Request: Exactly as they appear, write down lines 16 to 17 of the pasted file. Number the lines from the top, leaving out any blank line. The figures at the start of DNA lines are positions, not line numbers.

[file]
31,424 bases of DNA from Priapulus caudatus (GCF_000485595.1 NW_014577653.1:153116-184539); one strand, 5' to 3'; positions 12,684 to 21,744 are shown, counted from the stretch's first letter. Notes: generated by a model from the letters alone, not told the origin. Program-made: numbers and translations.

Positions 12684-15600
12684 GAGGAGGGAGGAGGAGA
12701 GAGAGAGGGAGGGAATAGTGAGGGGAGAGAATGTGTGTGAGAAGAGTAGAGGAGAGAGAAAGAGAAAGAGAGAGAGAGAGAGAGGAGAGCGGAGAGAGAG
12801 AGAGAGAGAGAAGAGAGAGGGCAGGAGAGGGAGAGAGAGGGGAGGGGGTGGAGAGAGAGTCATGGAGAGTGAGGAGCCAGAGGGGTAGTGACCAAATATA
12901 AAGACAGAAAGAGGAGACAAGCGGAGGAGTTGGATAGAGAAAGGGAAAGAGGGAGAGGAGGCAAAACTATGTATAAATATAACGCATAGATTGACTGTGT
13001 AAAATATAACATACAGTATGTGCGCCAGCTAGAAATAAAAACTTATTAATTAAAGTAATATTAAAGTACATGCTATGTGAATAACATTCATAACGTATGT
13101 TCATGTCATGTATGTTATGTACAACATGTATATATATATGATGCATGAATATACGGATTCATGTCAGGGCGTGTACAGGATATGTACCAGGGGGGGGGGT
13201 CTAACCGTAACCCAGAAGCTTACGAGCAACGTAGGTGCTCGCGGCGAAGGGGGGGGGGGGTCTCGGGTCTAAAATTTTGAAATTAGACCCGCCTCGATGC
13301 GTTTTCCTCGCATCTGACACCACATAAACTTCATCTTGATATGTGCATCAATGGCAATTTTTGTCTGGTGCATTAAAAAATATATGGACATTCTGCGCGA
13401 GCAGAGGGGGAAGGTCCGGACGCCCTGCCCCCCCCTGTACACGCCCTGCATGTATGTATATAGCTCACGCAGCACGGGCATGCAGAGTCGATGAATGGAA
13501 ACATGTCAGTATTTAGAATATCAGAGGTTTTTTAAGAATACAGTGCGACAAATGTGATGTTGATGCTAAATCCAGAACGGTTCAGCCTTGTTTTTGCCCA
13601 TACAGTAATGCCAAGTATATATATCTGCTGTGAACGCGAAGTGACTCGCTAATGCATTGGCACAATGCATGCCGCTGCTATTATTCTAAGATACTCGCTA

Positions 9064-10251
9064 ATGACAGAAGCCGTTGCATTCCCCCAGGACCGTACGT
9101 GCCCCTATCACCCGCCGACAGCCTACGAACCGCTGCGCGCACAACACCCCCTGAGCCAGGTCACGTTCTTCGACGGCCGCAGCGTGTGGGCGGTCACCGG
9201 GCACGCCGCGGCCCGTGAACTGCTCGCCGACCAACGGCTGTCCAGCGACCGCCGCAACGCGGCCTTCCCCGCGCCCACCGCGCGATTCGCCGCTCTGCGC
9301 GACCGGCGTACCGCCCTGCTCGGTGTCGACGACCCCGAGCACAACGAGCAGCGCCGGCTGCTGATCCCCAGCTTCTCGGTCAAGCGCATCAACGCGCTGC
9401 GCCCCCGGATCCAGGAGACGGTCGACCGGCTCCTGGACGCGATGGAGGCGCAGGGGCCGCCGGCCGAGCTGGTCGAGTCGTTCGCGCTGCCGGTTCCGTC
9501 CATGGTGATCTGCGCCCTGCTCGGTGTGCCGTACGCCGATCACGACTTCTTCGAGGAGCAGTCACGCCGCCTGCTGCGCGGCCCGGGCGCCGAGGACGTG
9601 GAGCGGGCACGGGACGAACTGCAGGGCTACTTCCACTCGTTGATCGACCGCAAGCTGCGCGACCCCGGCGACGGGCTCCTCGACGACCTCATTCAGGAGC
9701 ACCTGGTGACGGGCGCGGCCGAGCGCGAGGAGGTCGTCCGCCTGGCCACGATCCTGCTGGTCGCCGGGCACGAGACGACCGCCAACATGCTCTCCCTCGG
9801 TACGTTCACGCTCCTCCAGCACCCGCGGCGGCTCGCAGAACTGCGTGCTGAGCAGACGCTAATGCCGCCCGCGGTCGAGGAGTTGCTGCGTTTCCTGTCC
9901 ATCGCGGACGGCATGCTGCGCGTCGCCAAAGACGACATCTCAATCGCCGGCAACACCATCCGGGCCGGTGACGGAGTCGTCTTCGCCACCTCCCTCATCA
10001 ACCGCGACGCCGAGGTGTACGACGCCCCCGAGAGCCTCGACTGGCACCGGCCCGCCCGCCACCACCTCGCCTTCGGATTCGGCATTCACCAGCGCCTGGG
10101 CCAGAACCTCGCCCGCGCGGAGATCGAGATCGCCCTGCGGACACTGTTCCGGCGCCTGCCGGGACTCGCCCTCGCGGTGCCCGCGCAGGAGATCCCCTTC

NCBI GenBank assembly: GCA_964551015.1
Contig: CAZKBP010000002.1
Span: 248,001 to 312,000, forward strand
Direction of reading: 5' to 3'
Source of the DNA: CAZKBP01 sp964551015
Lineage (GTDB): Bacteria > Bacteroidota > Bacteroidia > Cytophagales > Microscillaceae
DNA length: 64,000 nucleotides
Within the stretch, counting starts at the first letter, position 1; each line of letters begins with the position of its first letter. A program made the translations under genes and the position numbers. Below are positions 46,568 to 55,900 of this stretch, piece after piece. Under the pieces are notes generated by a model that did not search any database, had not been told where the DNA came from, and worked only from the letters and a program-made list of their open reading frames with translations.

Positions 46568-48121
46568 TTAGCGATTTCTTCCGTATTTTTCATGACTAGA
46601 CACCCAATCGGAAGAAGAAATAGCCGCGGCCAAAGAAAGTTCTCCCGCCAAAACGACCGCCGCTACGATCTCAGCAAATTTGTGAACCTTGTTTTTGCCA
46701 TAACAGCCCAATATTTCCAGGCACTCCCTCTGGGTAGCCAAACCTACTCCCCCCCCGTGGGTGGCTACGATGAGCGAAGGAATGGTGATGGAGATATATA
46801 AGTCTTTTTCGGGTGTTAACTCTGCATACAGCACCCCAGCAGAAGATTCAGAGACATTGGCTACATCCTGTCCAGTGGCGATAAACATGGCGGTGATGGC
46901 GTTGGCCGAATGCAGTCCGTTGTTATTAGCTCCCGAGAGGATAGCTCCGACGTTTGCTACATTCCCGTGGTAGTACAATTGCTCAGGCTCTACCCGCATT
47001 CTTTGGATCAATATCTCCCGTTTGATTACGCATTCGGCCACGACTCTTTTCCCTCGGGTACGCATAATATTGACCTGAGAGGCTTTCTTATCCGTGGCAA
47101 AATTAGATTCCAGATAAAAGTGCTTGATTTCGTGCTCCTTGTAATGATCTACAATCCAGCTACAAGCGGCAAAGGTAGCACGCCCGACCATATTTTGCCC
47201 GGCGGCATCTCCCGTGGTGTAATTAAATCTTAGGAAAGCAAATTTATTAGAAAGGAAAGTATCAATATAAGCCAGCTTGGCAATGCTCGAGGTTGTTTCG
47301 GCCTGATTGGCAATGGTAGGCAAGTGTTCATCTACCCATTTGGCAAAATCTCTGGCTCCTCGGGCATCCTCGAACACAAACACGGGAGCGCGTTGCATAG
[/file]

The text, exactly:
9101 GCCCCTATCACCCGCCGACAGCCTACGAACCGCTGCGCGCACAACACCCCCTGAGCCAGGTCACGTTCTTCGACGGCCGCAGCGTGTGGGCGGTCACCGG
9201 GCACGCCGCGGCCCGTGAACTGCTCGCCGACCAACGGCTGTCCAGCGACCGCCGCAACGCGGCCTTCCCCGCGCCCACCGCGCGATTCGCCGCTCTGCGC